St. John Vianney, the humble and simple Cure of Ars, on the glorious duty of man to pray. He sees prayer, as intimate union with God in love, as producing serenity and sweetness. And such experience is available to all, including simple lay people.
My little children, reflect on these words: the Christian’s treasure is not on earth but in heaven. Our thoughts, then, ought to be directed to where our treasure is. This is the glorious duty of man: to pray and to love. If you pray and love, that is where a man’s happiness lies.
The Serenity & Sweetness of Prayer, Intimate Union
Prayer is nothing else but union with God. When one has a heart that is pure and united with God, he is given a kind of serenity and sweetness that makes him ecstatic, a light that surrounds him with marvelous brightness. In this intimate union, God and soul are fused together like two bits of wax that no one can ever pull apart. This union of God with a tiny creature is a lovely thing. It is a happiness beyond understanding.
We had become unworthy to pray, but God in his goodness allowed us to speak with him. Our prayer is incense that gives him the greatest pleasure.
Prayer stretches the Heart
My little children, your hearts are small, but prayer stretches them and makes them capable of loving God. Through prayer we receive a foretaste of heaven and something of paradise comes down upon us. Prayer never leaves us without sweetness. It is honey that flows into the soul and makes all things sweet. When we pray properly, sorrows disappear like snow before the sun.
Prayer also makes time pass quickly and with such great delight that one does not notice its length. Listen: Once when I was a purveyor in Bresse and most of my companions were ill, I had to make a long journey. I prayed to the good God, and, believe me, the time did not seem long.
Immerse Yourself Deeply
Some men immerse themselves as deeply in prayer as fish in water, because they give themselves totally to God. There is no division in their hearts. O, how I love these noble souls! Saint Francis of Assisi and Saint Colette used to see our Lord and talk to him just as we talk to one another.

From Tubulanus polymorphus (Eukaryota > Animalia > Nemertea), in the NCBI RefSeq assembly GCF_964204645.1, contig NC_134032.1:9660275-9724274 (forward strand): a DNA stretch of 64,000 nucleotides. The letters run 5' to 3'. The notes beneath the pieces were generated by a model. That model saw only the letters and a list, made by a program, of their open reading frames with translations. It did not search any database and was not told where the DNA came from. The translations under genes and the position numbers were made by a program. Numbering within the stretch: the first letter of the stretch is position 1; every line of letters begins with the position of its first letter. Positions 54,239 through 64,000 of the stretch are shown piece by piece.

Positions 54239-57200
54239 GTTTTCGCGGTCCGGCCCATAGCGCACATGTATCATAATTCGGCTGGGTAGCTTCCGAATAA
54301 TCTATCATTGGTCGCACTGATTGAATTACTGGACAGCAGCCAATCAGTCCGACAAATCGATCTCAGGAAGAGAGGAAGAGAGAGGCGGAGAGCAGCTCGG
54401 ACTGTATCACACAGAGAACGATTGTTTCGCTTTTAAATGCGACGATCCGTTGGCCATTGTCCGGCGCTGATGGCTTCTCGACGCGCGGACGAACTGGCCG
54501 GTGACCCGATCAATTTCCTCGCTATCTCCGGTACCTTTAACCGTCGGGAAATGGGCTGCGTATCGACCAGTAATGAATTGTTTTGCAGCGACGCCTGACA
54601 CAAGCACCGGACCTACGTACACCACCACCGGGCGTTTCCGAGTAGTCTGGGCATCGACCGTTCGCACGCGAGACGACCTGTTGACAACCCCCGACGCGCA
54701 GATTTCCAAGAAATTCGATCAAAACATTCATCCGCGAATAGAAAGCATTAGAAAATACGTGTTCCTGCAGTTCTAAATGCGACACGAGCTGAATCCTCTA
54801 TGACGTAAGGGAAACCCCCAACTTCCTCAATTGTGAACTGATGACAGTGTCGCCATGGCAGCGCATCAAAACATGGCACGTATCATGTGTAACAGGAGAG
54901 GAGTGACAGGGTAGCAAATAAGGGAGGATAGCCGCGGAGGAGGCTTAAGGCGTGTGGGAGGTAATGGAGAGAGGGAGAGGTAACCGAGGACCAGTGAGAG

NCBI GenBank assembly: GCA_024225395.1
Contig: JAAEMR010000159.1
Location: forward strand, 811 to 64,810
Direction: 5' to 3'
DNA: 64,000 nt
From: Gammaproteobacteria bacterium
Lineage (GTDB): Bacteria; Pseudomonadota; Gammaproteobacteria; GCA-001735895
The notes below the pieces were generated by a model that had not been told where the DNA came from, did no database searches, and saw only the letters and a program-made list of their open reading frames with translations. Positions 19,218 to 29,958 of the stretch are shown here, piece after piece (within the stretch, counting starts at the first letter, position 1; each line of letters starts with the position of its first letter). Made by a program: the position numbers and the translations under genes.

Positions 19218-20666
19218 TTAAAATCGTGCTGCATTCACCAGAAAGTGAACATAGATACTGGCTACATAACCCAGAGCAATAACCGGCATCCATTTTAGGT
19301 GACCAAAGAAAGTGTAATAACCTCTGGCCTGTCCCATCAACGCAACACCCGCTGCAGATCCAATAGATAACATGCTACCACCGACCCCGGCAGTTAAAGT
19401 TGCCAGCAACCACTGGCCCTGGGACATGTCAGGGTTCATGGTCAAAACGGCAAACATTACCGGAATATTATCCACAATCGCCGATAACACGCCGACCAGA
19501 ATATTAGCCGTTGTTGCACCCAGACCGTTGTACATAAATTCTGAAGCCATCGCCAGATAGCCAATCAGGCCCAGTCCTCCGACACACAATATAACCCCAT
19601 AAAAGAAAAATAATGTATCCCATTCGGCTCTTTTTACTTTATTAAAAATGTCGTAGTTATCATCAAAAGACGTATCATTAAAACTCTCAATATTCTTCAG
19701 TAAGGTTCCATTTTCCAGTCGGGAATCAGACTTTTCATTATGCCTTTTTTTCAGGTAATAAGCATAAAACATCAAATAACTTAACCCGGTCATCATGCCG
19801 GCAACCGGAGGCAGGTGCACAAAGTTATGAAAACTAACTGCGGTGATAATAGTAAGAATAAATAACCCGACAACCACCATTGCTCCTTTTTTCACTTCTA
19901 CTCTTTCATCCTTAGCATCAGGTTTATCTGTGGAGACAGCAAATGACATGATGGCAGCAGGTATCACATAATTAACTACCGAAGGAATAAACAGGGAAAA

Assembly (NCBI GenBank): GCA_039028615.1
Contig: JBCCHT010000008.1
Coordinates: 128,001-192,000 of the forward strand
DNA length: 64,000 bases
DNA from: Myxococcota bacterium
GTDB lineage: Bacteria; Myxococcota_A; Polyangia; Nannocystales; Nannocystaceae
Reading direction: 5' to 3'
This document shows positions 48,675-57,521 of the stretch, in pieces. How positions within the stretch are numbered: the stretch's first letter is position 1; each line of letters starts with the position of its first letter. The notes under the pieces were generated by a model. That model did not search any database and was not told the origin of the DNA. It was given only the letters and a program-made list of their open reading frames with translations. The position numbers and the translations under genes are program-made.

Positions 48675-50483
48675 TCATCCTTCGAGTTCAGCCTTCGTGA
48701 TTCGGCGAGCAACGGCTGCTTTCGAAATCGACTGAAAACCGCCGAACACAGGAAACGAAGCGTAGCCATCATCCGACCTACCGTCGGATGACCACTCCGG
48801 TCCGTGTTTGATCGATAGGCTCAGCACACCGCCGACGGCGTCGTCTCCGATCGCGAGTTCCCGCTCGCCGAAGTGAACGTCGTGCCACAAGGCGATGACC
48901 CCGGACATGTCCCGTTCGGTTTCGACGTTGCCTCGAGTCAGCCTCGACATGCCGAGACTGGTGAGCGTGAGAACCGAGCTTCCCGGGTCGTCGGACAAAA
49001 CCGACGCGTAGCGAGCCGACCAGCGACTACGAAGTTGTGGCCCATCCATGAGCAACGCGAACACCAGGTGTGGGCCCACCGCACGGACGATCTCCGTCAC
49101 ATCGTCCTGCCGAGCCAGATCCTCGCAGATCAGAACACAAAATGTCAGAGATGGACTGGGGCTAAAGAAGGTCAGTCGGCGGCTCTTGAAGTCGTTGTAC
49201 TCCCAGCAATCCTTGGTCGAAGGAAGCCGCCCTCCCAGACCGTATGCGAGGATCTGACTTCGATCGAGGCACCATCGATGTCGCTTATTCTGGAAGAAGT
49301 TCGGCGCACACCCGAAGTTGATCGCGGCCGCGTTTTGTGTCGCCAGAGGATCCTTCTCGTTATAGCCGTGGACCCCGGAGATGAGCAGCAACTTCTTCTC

How unlike them we are! How often we come to church with no idea of what to do or what to ask for. And yet, whenever we go to any human being, we know well enough why we go. And still worse, there are some who speak to the good God like this: “I will only say a couple of things to you, and then I will be rid of you.”
I often think that when we come to adore the Lord, we would receive everything we ask for [Matthew 7:7], if we would ask with living faith and with a pure heart.
The feast day of St. John Vianney, the Cure of Ars, is August 4 in the Roman Calendar. This meditation on the glorious duty of prayer as intimate union with God in love comes from the Catechetical instructions by Saint John Mary Vianney (Catechisme sur la priere: A. Monnin, Esprit du Cure d’Ars, Paris 1899, pp. 87-89). It appears in the Roman Catholic Office of Readings on August 4, the feast day of the Cure of Ars.
For more on how to pray in a way that leads to serenity and sweetness, see the PRAYER AND CONTEMPLATION section of the Crossroads Initiative Library.
Banner/featured image by an unknown artist. Public domain.